Green Buildings Solutions: What's Working? Post Occupancy Evaluation

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Green Buildings Solutions: What's Working? Post Occupancy Evaluation

Thursday, April 15, 2010

The New York Academy of Sciences

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Green Buildings begin with a well defined “design intent,” usually including a goal for significantly reduced energy consumption compared to standard practice. Too often, though, there is less attention paid to performance after construction is completed and the building is occupied.

Post Occupancy Evaluation (POE) has been evolving as a science in Europe, and is gaining traction in the US. Different levels of POE seek to understand post occupancy building performance, including energy performance and other aspects of occupant satisfaction.

This session of the Green Buildings Discussion Group will highlight the progress made in establishing POE criteria in Germany, and show performance data from several buildings in New York City, including the Hearst Tower, Four Times Square and The Helena.

This program qualifies for two professional development hours (PDHs) for Professional Engineers or two learning units (LUs) for Licensed Architects under sponsorship of New York Institute of Technology (NYIT) . To receive these credits, obtain the supplemental registration form at the meeting and submit to NYIT along with a $50 registration fee.

Agenda

Measurement, verification and more – the next steps towards green buildings
Stefan Plesser, Technical University of Braunschweig

Energy Performance in a NYC Real Estate Portfolio
Don Winston, PE, Durst Organization

Meeting the Mark: Achieving Anticipated Performance Goals
Brian Schwagerl, Hearst Corporation

Panel Discussion
Moderator: Adam Hinge, Sustainable Energy Partnerships

Networking Reception

Sponsors

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This event is the third in a four-part series Green Building Solutions: What’s Working? The series will showcase current green building technologies, demonstrate case studies of building design and construction incorporating these technologies and examine the lessons learned in the process. Technologies to be covered in the series will include energy efficiency measures, renewable energy generation, water efficiency and reuse, waste reduction, the use of environmentally responsible materials and integrated design processes.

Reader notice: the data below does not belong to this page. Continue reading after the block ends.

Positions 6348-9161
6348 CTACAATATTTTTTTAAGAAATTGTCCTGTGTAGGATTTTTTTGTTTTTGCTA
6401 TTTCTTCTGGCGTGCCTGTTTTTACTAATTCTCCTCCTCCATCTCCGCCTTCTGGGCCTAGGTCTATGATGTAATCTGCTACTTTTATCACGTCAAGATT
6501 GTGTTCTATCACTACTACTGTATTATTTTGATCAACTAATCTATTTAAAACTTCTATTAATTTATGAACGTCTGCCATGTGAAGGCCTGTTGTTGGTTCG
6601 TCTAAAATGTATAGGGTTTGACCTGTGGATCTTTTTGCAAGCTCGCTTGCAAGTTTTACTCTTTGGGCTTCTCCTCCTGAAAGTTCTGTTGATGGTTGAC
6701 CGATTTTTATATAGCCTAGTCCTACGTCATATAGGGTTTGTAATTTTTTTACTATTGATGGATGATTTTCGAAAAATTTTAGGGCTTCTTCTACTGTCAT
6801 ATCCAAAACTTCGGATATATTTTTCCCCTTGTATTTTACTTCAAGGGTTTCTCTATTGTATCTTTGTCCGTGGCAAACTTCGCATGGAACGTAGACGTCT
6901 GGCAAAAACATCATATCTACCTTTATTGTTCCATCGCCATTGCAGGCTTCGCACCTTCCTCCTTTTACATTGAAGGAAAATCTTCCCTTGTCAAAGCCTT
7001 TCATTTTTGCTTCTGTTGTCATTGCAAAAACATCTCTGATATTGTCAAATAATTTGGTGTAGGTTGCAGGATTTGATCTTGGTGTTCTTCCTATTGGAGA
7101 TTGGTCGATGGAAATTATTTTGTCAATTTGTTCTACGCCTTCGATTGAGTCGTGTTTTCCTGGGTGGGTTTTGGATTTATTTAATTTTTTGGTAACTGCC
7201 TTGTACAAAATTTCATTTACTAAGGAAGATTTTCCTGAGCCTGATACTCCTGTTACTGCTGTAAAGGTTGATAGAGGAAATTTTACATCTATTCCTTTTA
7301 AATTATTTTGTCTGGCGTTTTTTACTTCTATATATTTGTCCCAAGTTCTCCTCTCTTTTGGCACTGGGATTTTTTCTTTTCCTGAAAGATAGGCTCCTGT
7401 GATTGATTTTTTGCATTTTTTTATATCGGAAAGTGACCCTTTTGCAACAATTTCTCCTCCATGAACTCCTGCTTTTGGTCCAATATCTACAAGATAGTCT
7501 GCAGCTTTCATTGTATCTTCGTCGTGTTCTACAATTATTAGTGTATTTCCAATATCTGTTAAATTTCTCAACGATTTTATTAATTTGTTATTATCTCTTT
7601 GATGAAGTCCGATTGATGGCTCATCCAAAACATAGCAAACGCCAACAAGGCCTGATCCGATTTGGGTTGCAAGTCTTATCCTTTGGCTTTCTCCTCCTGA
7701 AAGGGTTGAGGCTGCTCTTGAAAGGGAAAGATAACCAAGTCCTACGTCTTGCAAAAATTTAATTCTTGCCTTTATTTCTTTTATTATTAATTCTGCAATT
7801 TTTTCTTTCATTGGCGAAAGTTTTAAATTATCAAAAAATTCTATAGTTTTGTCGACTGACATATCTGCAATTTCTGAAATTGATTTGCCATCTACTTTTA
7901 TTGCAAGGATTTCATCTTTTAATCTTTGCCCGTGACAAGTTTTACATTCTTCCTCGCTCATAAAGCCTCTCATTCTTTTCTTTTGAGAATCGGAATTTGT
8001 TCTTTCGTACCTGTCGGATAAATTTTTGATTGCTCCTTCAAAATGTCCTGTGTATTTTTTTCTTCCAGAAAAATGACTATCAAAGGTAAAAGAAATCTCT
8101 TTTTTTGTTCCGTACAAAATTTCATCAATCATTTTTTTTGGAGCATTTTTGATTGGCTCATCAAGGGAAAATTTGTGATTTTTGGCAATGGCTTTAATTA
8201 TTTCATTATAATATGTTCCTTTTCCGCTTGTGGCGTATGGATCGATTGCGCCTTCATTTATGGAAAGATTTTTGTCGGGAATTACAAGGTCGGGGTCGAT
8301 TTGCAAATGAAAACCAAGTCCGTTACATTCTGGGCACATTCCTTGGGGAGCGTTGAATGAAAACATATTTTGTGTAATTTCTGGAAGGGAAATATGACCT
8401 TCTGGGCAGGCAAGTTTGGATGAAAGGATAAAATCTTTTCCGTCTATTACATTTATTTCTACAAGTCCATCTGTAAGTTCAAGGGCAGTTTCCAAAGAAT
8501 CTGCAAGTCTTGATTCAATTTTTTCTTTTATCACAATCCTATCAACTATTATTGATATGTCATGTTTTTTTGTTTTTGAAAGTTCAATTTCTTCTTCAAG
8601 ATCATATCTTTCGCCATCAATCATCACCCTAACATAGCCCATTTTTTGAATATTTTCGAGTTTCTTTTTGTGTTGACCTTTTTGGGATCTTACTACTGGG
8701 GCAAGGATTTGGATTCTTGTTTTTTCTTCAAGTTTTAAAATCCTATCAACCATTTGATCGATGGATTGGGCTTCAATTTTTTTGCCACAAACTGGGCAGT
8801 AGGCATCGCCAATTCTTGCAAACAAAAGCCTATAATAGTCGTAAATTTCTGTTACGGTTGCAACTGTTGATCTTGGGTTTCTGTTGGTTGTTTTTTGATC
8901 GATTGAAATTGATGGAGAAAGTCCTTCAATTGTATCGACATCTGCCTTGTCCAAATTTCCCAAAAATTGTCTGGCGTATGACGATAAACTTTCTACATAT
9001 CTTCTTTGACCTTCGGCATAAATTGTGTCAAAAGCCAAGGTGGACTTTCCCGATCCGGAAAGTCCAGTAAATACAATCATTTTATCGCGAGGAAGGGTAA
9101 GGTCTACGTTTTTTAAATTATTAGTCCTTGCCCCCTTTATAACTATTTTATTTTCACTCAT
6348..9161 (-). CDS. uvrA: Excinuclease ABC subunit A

Other events in this series include:

Considering the Brains Behind a Smart Building, Thursday, October 15, 2009 | 6:00 PM - 8:00 PM

Achieving Energy Efficiency with Simple Technologies, Wednesday, January 27, 2010 | 6:00 PM - 8:00 PM

A Business Case for Sustainability, Thursday, June 3, 2010 | 6:00 PM - 8:00 PM (date tentative)

Speakers

Organizer

Craig Kneeland

NYSERDA

Speakers

Stefan Plesser

Technical University Braunschweig

Dipl.-Ing. Architect Stefan Plessar is currently the Head of the Energy Efficient Non-Residential Buildings Group in the Institute for Energy Design and Building Services (IGS) at Technical University, Braunschweig. This group is now heading a new national R&D program on Commissioning, Measurement and Verification of the German Ministry of Economics and Technology. Other R&D projects Mr. Plessar has worked on at IGS include the “Energy-Navigator”, a software platform for commissioning and quality management, the “New House of the Region of Hannover” demonstration building, and “EVA – Evaluation of Energy Concepts for Office Buildings”. His recent conference involvement includes service as the Associate Director of the International Conference for Enhanced Buildings Operations (2008), and as the Scientific Coordinator for the International Conference on Building Performance, Ministry of Economics and Technology (September 2010). Mr. Plessar holds a Diplom-Ingenieur (Masters) of Architecture from the Technical University, Braunschweig.

Brian Schwagerl

Hearst Corporation

Don Winston

Durst Organization

Donald J. Winston, PE is Vice President, Technical Services at The Durst Organization where he oversees the installation and evaluation of sustainable energy, water and indoor environmental quality for 11 million square feet of Class “A” commercial and high-end residential buildings. During his tenure at The Durst Organization, Mr. Winston has managed the conceptualization, design, installation, operation and evaluation of various energy saving technologies. Before joining The Durst Organization, Mr. Winston had more than 20-years experience in the engineering industry as an independent contractor, project manager and commissioning agent, including experience as the commissioning agent for 4 Times Square and multiple large scale installations of HVAC and MEP systems as Vice-President of A.D. Winston Corp. Mechanical Contractors, Facilities Resource Management Company and Donald J. Winston, PE Mechanical Solutions.

Mr. Winston holds a B.S. in Mechanical Engineering from Rensselaer Polytechnic Institute and is a licensed New York State Professional Engineer. He is a member of several engineering organizations, and Engineers and serves on the Editorial Advisory board of “High Performing Buildings” magazine, the New York City Department of Building’s (DOB) Mechanical Code Committee, the DOB’s Buildings Sustainability Board, the ASHRAE Building Performance Metrics Steering Committee.